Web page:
ANGLICAN Church leaders from all over the world indicated last week that they could endorse civil disobedience in efforts to promote nuclear disarmament. Twenty seven bishops said ins statement following a meeting in Washington. USA. that the idea of a "just war", fought with limited use of force and for a just cause. was "not appropriate for • modern times." But not all of them agreed that pacifism was the only legitimate stance for the Church. • In response to a question at a press conference after the meeting, Bishop Alastair Haggait of the Episcopal church in Scotland said that the bishops could endorse civil disobedience since the statement advocated support for "those who seek hy education and other appropriate means to influence those people and agencies who shape nuclear policy."
The bishops also pledged themselves to work for multilateral disarmament and called for arms reduction talks to be "resumed and pursued with determination."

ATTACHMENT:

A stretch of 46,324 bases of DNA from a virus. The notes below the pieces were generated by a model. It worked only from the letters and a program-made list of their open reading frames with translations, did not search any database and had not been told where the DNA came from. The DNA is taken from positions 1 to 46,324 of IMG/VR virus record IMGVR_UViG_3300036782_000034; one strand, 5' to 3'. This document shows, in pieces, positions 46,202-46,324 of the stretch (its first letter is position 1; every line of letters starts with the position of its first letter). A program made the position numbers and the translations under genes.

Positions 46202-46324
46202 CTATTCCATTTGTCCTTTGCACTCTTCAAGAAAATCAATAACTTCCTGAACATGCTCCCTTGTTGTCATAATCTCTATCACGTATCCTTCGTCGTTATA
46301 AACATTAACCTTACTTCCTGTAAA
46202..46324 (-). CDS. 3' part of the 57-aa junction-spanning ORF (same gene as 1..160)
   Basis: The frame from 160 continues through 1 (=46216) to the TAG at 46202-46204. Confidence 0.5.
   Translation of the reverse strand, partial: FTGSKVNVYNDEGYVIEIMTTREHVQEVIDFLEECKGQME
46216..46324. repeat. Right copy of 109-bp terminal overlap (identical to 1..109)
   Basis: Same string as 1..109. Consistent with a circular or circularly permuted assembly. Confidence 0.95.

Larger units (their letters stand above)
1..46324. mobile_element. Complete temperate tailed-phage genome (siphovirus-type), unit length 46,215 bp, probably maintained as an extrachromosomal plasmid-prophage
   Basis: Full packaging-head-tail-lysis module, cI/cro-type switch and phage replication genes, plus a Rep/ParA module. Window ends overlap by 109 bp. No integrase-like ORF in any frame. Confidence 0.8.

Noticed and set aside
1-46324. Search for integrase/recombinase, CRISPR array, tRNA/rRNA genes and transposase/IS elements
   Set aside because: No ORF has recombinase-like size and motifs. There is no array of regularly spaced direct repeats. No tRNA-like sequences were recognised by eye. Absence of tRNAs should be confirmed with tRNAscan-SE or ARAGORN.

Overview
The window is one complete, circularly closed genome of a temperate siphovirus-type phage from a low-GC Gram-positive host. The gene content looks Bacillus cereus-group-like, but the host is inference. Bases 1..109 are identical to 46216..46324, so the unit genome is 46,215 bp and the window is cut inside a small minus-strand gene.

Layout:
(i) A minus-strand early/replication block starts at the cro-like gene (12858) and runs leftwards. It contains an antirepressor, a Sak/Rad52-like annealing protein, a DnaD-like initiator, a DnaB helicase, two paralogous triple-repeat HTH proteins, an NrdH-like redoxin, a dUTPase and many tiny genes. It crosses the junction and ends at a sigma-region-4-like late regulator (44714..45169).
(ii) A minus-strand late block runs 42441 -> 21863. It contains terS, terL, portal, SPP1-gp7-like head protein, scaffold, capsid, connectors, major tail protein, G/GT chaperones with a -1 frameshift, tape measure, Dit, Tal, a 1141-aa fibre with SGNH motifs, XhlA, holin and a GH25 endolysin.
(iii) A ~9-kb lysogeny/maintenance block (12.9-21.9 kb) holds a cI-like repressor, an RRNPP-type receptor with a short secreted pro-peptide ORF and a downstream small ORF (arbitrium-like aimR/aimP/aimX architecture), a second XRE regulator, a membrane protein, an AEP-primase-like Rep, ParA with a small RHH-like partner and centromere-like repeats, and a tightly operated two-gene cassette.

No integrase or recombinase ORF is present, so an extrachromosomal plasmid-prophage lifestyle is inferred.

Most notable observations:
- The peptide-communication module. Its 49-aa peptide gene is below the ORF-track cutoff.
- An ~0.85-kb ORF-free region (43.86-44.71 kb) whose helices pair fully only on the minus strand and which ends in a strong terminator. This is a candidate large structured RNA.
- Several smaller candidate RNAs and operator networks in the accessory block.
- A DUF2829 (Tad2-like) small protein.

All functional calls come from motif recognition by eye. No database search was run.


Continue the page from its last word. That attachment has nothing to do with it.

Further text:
Earlier the archbishop of Canterbury, Dr Robert Runcie had told the National Press Club in Washington that "tactical nuclear weapons contribute to the dangerous illusion that limited nuclear war is possible."
He added: "It is vital that we 'see modern weapons of war for what they are — evidence of madness."
As well as urging talks to ban tactical nuclear weapons, Dr Runcie called for a total ban on nuclear testing.